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Short of Breath

A gentleman presents to the ED with shortness of breath and leg edema for 2 months that has become worse during the last 2 days. He has a history of diarrhea & protein wasting due to prior gastric bypass surgery, but is otherwise healthy.  He denies fever, chest pain or cough.

On exam vitals are notable for tachypnea and tachycardia.  Pulse ox is 95% on room air.  The oropharynx is moist and his lungs are clear without wheezing or rales.  His legs have 1-2+ bilateral edema with a negative Homan’s sign and no erythema.

EKG: atrial fibrillation at a rate of 158 and nonspecific ST abnormalities.

CBC: normal except for a platelet count of 137,000

Chemistry: sodium 150, chloride 128, carbon dioxide 11, anion gap 11, creatinine 1.7, magnesium  low at 1.2,  albumin 1.7.

Troponin undetectable.  BNP normal.

ABG on 2L O2: pH 7.36, pCO2 15, pO2 102.

Below is his chest x-ray.

What diagnostic finding is shown?  What is the diagnosis?

HINT: Hypoprotenemia may be a risk factor for this condition



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Answer: Hampton’s Hump from Pulmonary Embolism


VQ scan of same patient showing perfusion defect in left lingula




BASICS:  Virchow’s Triad: Immobility, Injury, Hypercoagulable State

20-30% of patients diagnosed with PE/DVT had no identifiable risk… until further workup

Workup often reveals cancer in older patients and hypercoagulable state in younger pts.

Warfarin: Risk of PE = 8.5% in those on warfarin, even if INR >2.0

Major Risks: Surgery: risk peaks at 3wks but stays elevated for at least 3 months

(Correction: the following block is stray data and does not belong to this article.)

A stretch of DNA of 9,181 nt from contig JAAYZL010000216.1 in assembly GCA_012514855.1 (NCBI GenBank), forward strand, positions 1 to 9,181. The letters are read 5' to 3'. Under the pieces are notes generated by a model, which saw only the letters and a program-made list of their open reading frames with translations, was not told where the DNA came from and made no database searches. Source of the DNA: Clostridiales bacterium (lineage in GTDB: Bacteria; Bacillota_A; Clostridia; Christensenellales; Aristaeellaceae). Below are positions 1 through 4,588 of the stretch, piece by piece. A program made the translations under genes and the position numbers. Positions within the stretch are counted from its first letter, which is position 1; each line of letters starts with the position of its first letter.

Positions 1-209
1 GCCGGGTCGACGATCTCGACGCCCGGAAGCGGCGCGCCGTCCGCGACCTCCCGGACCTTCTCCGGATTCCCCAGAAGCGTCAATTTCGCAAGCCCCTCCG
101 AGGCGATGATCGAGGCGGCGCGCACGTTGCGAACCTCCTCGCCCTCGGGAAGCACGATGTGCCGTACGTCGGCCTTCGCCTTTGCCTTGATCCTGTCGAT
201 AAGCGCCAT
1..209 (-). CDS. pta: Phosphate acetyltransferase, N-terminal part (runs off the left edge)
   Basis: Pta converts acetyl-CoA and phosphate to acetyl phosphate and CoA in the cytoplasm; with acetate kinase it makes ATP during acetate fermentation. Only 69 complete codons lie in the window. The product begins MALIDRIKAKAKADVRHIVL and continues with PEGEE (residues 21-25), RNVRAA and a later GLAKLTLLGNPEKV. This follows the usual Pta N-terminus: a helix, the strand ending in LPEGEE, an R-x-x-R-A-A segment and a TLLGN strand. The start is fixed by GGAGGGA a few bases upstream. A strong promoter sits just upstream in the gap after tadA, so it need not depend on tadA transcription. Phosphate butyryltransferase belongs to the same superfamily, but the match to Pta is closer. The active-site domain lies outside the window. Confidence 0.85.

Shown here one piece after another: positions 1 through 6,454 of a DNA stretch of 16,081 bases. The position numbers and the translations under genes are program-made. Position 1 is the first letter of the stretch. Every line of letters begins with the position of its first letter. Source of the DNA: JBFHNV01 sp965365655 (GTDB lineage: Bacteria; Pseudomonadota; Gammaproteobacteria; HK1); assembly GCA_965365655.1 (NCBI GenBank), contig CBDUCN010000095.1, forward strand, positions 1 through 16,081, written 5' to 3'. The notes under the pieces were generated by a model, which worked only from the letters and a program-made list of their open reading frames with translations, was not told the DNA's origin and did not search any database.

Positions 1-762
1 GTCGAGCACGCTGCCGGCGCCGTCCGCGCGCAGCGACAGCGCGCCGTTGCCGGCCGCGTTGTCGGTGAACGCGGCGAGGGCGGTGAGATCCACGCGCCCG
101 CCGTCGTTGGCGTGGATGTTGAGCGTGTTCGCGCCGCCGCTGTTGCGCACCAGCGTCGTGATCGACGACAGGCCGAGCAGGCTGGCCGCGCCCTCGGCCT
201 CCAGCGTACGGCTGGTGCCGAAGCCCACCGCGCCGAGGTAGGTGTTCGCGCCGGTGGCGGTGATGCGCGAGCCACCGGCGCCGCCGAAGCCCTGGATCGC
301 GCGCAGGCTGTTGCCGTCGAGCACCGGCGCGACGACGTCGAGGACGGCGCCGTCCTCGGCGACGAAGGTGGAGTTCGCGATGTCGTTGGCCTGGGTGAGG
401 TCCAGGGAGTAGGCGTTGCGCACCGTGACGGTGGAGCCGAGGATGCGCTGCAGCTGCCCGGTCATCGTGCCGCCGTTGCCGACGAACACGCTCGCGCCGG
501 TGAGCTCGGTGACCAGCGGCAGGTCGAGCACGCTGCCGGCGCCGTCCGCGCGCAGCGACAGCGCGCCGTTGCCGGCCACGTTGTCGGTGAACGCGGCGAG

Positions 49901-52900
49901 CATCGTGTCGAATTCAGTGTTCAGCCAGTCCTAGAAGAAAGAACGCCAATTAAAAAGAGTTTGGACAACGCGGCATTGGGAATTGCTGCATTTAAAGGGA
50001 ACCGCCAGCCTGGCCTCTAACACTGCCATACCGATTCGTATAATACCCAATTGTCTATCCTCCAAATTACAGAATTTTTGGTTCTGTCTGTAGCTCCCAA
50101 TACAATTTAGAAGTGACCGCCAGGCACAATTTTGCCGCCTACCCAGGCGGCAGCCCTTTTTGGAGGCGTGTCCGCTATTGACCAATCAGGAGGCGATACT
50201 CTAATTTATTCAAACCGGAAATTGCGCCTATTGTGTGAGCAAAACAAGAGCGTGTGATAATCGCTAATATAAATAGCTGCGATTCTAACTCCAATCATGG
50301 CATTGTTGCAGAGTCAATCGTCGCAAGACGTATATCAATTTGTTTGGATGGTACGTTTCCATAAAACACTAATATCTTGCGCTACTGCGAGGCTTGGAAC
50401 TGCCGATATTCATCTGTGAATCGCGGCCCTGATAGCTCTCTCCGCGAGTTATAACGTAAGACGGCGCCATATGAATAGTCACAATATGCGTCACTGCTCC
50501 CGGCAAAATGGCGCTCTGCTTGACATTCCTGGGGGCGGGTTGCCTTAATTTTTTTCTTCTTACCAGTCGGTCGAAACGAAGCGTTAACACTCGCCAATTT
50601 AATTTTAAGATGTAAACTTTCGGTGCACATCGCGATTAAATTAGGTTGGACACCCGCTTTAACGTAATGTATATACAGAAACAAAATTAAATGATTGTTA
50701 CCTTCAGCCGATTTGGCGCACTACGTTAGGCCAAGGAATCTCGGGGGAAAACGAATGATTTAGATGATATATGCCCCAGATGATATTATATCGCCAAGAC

Major trauma, recent admission, active cancer (esp. breast, ovary, brain), central line

Heme:  Usually presents age <35: Protein C&S deficiency, Antithrombin 3 (heparin fails)

Newer: Factor 5 Leiden > G20210A prothrombin mutation, dysfibrinogenemia, homocystinuria

Diseases:  DIC, paroxysmal nocturnal hemoglobinuria, antiphospholipid antibody syndrome

Homocystinuria, HIT, Polycythemia, essential thrombocytosis

Other Risks: IVDU, trip >6h, preg <3mo ago, cast, Crohn’s, nephrotic, ESRD, varicose veins

Meds: OCP, Tamoxifen, Evista, psych…(See A to Z Pocket Pharmacopoeia for more)

Possible Risks: CHF, ESRD, smoking, obesity, COPD, thalidomide

Arm DVT Risks: Central line (20% get one), pacer, AICD, golf, throwing sports, weights, tennis



Comment from charlie
Time: June 5, 2009, 7:00 am

This PE is most likely from the protein losing enteropathy–he is spilling out alot of his clotting factors similar to nephrotic syndrome. Excellent case presented Dr. Appel at Columbia Pres in NYC about a woman with nephrotic syndrome–presented to 3 NYC ER’ with SOB–diagnosed each time with URI or pneumonia. Finally someone examined her chest and found thrombosed veins in chest and DVT in leg. She was having small PE’s all the time.

Comment from Bernie K. Dobovicnik
Time: February 10, 2017, 9:26 pm

the history might have been more complete with patient age,height,weight and a d-dimer in the labs would probably have been appropriate

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